Behind the most recent upgrade to the weight of the evidence are signs that global central banks are becoming more accommodative. Out of 34 central banks around the world, 11 have made interest rate changes in 2019. Of these, three have tightened and eight have eased.
Overall, more than half of all central banks are now easing monetary policy. All of the net gains in global stocks in the past 30 years have come when a majority of central banks have been lowering interest rates. Whether talking about the Fed specifically or central banks generally, the old adage appears to hold: don’t fight them.
The Federal Reserve is in the minority of central banks whose most recent action was to raise rates. The Fed has spent most of the first half of 2019 trying to pivot away from its December 2018 rate hike. While it declined to cut rates at its June meeting, the Fed is expected to move into the easing camp later this year, perhaps as soon as July.
While the last two rate-cutting cycles (2001 and 2007) can anchor investor expectations for a negative stock market reaction, a more complete history suggests the key question is whether an initial rate cut is followed by an economic recession. If the economy is experiencing a growth scare but not moving into recession, a rate cut could be a positive catalyst for stocks (and the economy).
The Fed at this point appears poised to cut rates this year and would likely need to be dissuaded from pursuing this path. There is a risk, however, that the Fed could cut rates and still disappoint the market. As recently as March, fed funds futures saw a 90% chance of no change in rates in 2019 (with a 10% chance of a 25 basis hike by the end of the year).
Those same futures now see a 60% chance of 75 basis points or more of easing, with no chance being seeing of rates finishing the year at the current level. There is an unfortunate conflation between financial market gyrations and business cycle dynamics (there can be overlaps, but they are not identical). While it may provoke disappointment, policymakers now more than ever need to look through the former and focus on the latter.
The Fed has acknowledged wanting to see evidence of economic trends and does not want to be reacting to single data points. The recent focus by the Fed appears to be on growth dynamics, but it is not clear to us that inflation risks are as benign as the headlines suggest. At the May FOMC meeting and in speeches shortly thereafter, the Dallas Fed’s Trimmed-Mean PCE inflation index was emphasized a providing a clearer picture of underlying inflation. As trade-related uncertainties have dominated the narrative, inflation has slipped from the headlines. With the Dallas Fed’s measure showing inflation at its highest level since 2012, the Fed may not have the room/desire to fully accommodate the market’s expectations.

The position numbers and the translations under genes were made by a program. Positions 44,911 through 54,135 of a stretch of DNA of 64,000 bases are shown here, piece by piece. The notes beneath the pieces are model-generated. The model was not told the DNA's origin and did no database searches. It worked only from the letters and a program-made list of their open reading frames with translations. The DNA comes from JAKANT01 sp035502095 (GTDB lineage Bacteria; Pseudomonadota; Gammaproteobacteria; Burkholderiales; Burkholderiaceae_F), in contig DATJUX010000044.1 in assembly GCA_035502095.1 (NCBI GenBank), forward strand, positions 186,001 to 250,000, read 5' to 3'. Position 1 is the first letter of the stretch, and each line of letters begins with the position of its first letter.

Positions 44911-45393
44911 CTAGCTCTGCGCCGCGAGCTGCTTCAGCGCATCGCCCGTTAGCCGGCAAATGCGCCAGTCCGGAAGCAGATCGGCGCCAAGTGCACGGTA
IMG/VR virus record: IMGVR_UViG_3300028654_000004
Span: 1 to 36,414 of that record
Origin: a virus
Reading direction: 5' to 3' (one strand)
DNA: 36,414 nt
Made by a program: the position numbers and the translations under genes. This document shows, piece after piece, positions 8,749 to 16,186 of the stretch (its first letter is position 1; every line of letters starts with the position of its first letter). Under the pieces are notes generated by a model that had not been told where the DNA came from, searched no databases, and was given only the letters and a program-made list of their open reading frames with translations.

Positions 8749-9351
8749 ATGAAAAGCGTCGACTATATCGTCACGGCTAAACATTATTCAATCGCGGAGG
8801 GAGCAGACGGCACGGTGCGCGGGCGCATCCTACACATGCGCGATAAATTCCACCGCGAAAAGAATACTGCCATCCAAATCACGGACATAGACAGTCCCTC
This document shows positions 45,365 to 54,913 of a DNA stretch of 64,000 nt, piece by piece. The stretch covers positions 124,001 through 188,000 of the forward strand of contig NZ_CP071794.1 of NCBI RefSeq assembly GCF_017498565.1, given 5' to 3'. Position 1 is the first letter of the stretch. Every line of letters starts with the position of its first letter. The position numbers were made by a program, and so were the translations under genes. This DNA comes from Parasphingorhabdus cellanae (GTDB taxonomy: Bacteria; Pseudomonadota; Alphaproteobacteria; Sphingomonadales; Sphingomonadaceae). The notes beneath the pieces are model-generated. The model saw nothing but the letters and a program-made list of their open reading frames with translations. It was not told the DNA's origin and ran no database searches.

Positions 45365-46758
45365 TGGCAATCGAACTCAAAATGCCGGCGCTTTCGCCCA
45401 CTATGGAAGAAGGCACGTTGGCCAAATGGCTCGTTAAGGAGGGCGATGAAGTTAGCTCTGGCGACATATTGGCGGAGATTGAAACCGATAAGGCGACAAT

Economic data gets released with a lag and can be subject to revisions. Market-based indicators can be more timely, and while not subject to revision, can get carried away by emotions. Bond yields, both at home and overseas, have been moving lower since peaking in 2018 (US Treasury yields peaked in December, German Bund yields peaked in January of last year). The bond market appears to be arguing for increased accommodation by the Fed and other central banks.
Copper prices tend to move in line with bond yields, though in the current case have shown more resiliency and not moved to new multi-year lows. This suggests there may be a reason for more economic optimism than what is suggested by the bond market. A break to new lows in copper would increase our concern about the global economy.